Full episode: Market Call for Monday, November 11, 2019
Teal Linde, manager of the Linde Equity Fund
Focus: North American mid- and large-caps
A Market of Contradictions
Evaluating future market direction is never an easy task, but in recent months it has become increasingly difficult due to the stunning number of contradictions we are seeing in economic conditions and data. Here are some examples:
According to the JP Morgan Global Manufacturing PMI, the global manufacturing sector contracted for the sixth consecutive month in October. Manufacturing weakness is generally associated with recessions, as manufacturing historically has led the overall economy. On the other hand, the NAHB Housing Market Index, which reflects U.S. homebuilder confidence, hit a 20-month high in October and is well into expansion territory. Generally, homebuilder confidence drops towards contraction territory prior to a recession, suggesting one is not around the corner.
U.S. consumer spending is poised to grow in 2019 at its lowest year-over-year level in six years, while U.S. consumer optimism as measured by the Conference Board’s Present Situation Index hit its highest level since November 2000 in August.
Central banks are cutting rates and reintroducing quantitative easing as if an economic recession has already begun. All of this is taking place while unemployment rates are essentially at 50-year lows in the U.S. and Canada.
While plummeting bond yields traditionally suggest that the bond market fears a recession, record highs for major North American stock markets suggest that not only one is likely nowhere in sight, but that economic growth should accelerate in the coming quarters.
These economic cross-currents represent a potential fork in the road for markets and it is difficult to know which direction they will ultimately choose to go. As a result equity investors should proceed with some caution.
AIR LEASE (AL:UN)
Last purchased on Oct. 25, 2019 at $44.45.
Air Lease engages in the purchasing of commercial aircraft for lease to global airline customers. As one of the largest buyers of planes from Boeing and Airbus, it enjoys front-of-line and volume discount purchases, making it cheaper for most airlines to lease new aircraft than to buy direct. Portfolio expansion on aircraft deliveries are expected to support continued strong revenue expansion and robust 20 per cent revenue and earnings per share (EPS) growth in 2020 and 2021. The company has experienced high-teens return on equity, above peers, while leverage of about 2.5 times debt-to-equity, is below. Air Lease trades at 7.2 times 2020 expected EPS of $6.36.
Last purchased on Oct. 25, 2019 at $188.51.
Facebook is the world’s leading social network company. It also owns the increasingly popular Instagram. With 2.4 billion users, nearly half of all Internet users are on Facebook, spending 20 to 40 minutes per day on average on the site. Facebook’s growth strategy is straight forward: Build the user base, increase engagement and then monetize. Facebook is seeking to further monetize its Instagram service by introducing Checkout, which allows users to make a purchase without leaving the app. In an effort to start monetizing WhatsApp, Facebook has recently introduced a feature called Catalog, which allows businesses to send multiple photos of products to customers at once instead of one photo at a time. With capex spending moderating next year, Facebook is expected to grow both revenues and EPS in excess of 20 per cent in 2020. Trading at 21 times 2020 expected EPS of $9.18, Facebook’s valuation is considered attractive for a company growing its top and bottom line over 20 per cent.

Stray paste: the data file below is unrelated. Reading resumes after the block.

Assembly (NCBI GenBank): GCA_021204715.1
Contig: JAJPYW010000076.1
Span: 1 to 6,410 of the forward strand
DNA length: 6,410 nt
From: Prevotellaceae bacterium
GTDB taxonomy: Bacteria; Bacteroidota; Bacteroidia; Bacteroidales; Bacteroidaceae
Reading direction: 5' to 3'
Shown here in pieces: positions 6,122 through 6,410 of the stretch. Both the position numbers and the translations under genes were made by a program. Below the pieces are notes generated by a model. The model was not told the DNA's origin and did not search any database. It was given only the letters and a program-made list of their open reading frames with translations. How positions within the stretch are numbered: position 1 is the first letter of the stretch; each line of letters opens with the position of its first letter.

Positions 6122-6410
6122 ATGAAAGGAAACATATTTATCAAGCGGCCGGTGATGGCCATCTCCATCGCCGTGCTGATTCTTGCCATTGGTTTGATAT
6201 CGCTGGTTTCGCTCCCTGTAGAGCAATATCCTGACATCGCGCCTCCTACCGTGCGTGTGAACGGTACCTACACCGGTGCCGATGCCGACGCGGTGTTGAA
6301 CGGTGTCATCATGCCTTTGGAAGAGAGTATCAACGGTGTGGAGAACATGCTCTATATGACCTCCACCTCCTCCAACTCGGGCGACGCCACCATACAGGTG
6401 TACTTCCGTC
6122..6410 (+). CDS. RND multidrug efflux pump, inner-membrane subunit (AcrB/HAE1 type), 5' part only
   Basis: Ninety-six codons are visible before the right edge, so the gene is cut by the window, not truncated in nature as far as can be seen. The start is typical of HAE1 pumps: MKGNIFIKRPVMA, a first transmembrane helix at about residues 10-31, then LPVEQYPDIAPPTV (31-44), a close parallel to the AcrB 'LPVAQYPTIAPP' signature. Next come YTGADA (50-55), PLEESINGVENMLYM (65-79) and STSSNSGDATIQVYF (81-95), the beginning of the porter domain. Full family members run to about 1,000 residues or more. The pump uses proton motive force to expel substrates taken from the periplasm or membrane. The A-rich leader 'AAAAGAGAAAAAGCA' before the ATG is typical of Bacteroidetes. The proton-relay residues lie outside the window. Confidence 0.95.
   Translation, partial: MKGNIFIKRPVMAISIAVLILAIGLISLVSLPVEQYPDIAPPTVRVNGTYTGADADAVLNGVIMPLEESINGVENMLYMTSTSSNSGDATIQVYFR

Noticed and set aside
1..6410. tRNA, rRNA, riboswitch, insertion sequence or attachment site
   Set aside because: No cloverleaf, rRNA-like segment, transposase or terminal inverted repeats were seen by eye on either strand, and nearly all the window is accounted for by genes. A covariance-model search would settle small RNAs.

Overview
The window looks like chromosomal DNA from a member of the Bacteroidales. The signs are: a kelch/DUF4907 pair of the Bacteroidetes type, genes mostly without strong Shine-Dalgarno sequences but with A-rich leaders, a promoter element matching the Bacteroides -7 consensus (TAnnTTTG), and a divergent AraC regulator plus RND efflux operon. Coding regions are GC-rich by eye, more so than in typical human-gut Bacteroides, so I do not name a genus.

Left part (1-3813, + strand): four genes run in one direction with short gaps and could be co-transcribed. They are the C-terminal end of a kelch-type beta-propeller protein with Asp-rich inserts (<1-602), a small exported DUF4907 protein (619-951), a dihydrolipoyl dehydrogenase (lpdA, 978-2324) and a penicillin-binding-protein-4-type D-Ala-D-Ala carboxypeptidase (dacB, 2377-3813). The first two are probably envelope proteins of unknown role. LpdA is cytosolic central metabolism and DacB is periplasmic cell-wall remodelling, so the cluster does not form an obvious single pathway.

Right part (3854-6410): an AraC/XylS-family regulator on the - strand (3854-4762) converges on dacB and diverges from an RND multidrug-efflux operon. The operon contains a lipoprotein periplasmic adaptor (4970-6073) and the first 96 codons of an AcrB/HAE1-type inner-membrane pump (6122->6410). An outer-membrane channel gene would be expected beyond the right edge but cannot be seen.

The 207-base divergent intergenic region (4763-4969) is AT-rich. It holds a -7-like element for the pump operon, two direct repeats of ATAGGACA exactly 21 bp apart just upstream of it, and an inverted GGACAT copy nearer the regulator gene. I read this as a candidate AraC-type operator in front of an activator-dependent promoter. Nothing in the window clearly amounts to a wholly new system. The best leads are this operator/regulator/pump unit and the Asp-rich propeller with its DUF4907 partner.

ROGERS COMMUNICATIONS (RCI/B:CT)
Rogers is the largest provider of wireless and cable services in Canada, with approximately 11 million wireless subscribers throughout Canada and 5 million fixed wireline subscribers in Ontario and Eastern Canada. Rogers also has extensive media assets, including the Toronto Blue Jays. Rogers’ stock has been hit hard as a result of the introduction of its wireless unlimited data plans, which accelerated the contraction in overage revenues as adoption of the unlimited plans was much higher than expected. However, in the midst of the market’s preoccupation on the wireless side of the business, a more positive outlook is emerging for the company’s cable business that seems to be relatively overlooked. The two U.S. cable industry bellwethers, Comcast and Charter, have indicated lower capex spending this year and next. Rogers is likely to follow suit which will provide a source of free cash flow growth in 2020. Rogers’ recent share price drop has also been met with analyst upgrades, resulting in the most “buy” and strong recommendations for its stock in two years.
PAST PICKS: DEC. 10, 2018
AIR LEASE (AL:UN)
- Then: $36.32
- Now: $45.59
- Return: 20%
- Total return: 27%
INTER PIPELINE (IPL:CT)
- Then: $20.92
- Now: $21.46
- Return: 3%
- Total return: 10%
TD BANK (TD:CT)
- Then: $69.83
- Now: $76.46
- Return: 9%
- Total return: 14%
Total return average: 17%